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Michael Ignatieff Gets the Keys to Stornoway

December 11, 2008

What a difference a week makes. Rather suddenly, the Liberals are more or less united behind a figure with enough eloquence, gravitas and political acumen to stand a much better chance of becoming Prime Minister than Stephane Dion ever did. Like Barack Obama in the US, Michael Ignatieff is a relatively unseasoned politician who carries a mighty weight of premature expectation, and it’s entirely possible that he’ll prove to be no more effective as Liberal in Chief than his predecessor. But he can hardly do much worse.

From our perspective at Canada’s World, one of Ignatieff’s more important qualities is his expertise in international affairs. He has spent significant portions of his life in Britain and America, and written widely on geopolitical issues such as conflict and human rights. Presumably Canadians will begin hearing more about foreign policy from the Liberals, and with luck this might even develop into a fruitful conversation involving the other parties.

The only downside, in my opinion, is what Ignatieff actually says – or at least, what he has said in the past. Some of those thoughtful and well-expressed ideas of his have raised hackles in Canada and elsewhere.

Admittedly, not all the criticisms have been fair. Ignatieff has sometimes been accused of supporting the use of torture as part of the “war on terror”, but to my knowledge he has actually been consistent in rejecting this option. Perhaps his ruminations on the subject upset people mainly because he is honest enough to acknowledge that torture has some points in its favour. (I happen to agree, and if Canada were under serious terrorist pressure I’d want to consider breaking out the thumbscrews – but that’s another blog post.)

Ignatieff’s views on Iraq, however, are another matter. He was an early supporter of the US-British invasion, essentially on the grounds that Saddam Hussein was so horrible that he simply had to go. This enthusiasm for meddling in the affairs of distant countries would be worrisome enough in itself, but back in 2003 Ignatieff went even further and ended up fawning over US global domination:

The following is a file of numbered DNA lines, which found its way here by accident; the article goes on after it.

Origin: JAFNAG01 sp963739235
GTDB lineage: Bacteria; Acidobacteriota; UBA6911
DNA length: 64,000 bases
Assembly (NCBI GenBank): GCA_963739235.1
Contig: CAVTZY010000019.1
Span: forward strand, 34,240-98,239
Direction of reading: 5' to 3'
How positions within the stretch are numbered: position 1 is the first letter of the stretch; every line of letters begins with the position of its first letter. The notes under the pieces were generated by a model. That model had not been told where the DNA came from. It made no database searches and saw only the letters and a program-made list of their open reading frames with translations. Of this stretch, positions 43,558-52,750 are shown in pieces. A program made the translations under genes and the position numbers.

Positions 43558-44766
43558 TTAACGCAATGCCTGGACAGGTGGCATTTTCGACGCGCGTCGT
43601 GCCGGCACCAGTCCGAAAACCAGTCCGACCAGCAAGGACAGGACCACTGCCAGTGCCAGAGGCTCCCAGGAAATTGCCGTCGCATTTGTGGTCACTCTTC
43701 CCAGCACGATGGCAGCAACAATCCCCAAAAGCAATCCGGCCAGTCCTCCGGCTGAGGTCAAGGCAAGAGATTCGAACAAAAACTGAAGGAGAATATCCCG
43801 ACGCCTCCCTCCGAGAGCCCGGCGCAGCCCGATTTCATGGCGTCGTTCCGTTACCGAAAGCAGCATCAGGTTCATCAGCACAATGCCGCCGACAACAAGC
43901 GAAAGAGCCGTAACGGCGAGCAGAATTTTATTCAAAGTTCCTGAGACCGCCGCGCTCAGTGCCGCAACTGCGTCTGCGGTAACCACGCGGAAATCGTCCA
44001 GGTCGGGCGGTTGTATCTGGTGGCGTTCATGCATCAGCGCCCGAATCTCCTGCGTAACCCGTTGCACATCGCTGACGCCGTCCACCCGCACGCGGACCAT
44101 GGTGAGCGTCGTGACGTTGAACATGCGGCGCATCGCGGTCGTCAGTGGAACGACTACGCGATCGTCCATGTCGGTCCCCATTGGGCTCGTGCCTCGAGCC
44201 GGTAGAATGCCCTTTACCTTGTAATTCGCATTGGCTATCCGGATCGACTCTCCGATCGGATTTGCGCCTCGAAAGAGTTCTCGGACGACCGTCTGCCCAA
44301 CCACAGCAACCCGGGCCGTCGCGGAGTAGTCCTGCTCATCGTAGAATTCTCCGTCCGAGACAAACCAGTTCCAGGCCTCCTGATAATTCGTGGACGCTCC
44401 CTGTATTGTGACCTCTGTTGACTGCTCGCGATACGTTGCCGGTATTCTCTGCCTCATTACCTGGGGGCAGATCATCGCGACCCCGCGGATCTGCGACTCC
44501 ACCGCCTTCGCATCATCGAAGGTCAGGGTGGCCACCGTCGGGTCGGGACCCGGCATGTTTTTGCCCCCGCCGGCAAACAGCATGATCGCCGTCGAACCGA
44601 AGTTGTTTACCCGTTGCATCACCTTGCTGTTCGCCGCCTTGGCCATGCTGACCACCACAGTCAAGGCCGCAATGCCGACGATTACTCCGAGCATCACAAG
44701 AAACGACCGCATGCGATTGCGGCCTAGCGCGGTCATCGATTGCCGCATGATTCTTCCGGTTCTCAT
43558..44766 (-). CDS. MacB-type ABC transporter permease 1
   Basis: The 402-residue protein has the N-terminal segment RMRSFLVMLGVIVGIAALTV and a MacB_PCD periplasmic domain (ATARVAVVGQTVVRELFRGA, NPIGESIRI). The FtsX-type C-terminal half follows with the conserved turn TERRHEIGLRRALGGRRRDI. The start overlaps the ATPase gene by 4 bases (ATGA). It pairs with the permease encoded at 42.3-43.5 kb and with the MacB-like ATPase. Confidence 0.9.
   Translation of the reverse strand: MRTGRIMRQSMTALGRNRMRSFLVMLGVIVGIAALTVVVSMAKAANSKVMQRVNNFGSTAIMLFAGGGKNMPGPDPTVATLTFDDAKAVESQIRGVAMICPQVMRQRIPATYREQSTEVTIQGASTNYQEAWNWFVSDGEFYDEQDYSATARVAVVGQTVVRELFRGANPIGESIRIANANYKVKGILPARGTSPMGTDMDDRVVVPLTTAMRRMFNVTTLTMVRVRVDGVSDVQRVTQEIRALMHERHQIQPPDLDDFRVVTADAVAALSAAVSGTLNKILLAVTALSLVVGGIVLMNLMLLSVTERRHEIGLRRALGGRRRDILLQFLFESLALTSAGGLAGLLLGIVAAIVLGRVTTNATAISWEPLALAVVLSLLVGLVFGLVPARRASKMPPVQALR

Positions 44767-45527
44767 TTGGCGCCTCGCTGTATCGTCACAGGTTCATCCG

The 21st century imperium is a new invention in the annals of political science, an empire lite, a global hegemony whose grace notes are free markets, human rights and democracy, enforced by the most awesome military power the world has ever known.

Ignatieff did eventually recant his support for the Iraq war, but in terms that suggest his overall interventionist vision remains intact. It’s hard not to suspect that he is more interested in promoting “free markets, human rights and democracy” than in niceties like national sovereignty, or even in defending Canadian interests. That would make him a dangerous occupant of 24 Sussex Drive, to say the least. At Stornoway he’ll probably be harmless enough – but I think I’ll go on hoping for the emergence of a major political figure who shares Ignatieff’s intelligence and knowledge of the world but is less susceptible to international idealism, and more focused on Queen and country.


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One Comment leave one →
  1. Scott Y permalink
    December 12, 2008 8:09 pm

    Let’s also keep in mind that Brian Mulroney and Pierre Elliott Trudeau had less experience in Parliament than Ignatieff does when they became PM, and they are arguably (apologies to Lester B Pearson) among Canada’s most ‘international’ PMs, regardless of your political affiliations. Let me be explicit, I like Ignatieff very much as Liberal leader (Iggy>Dion) and think he has the potential to be a great PM (Iggy>Harper).

    But while I’m willing to grant him a bit of a honeymoon period, I also do have some lingering concerns about Ignatieff. I think he’s still a bit of a rookie and still a bit of an Ottawa outsider. I think there’s much work to be done.

    However, I’ve been encouraged by his immediate surrounding of a cadre of smart and pragmatic people to deal with the Liberals’ economic stimulus plan (McKenna, Drummond, etc). Of them, Frank McKenna is notable for his senior level international experience and I think that will be reflected in any future Liberal platform.

    Maybe I’m being a bit whimsical here, or am still caught in the Obama afterglow, but if Iggy can manage to surround himself with an inner circle of the smartest and most progressive people in Canada (like Obama), then I will probably gradually become more amenable to the prospect of a PM Ignatieff. I sincerely believe that if you surround yourself with excellent and amazing people, good things will happen.

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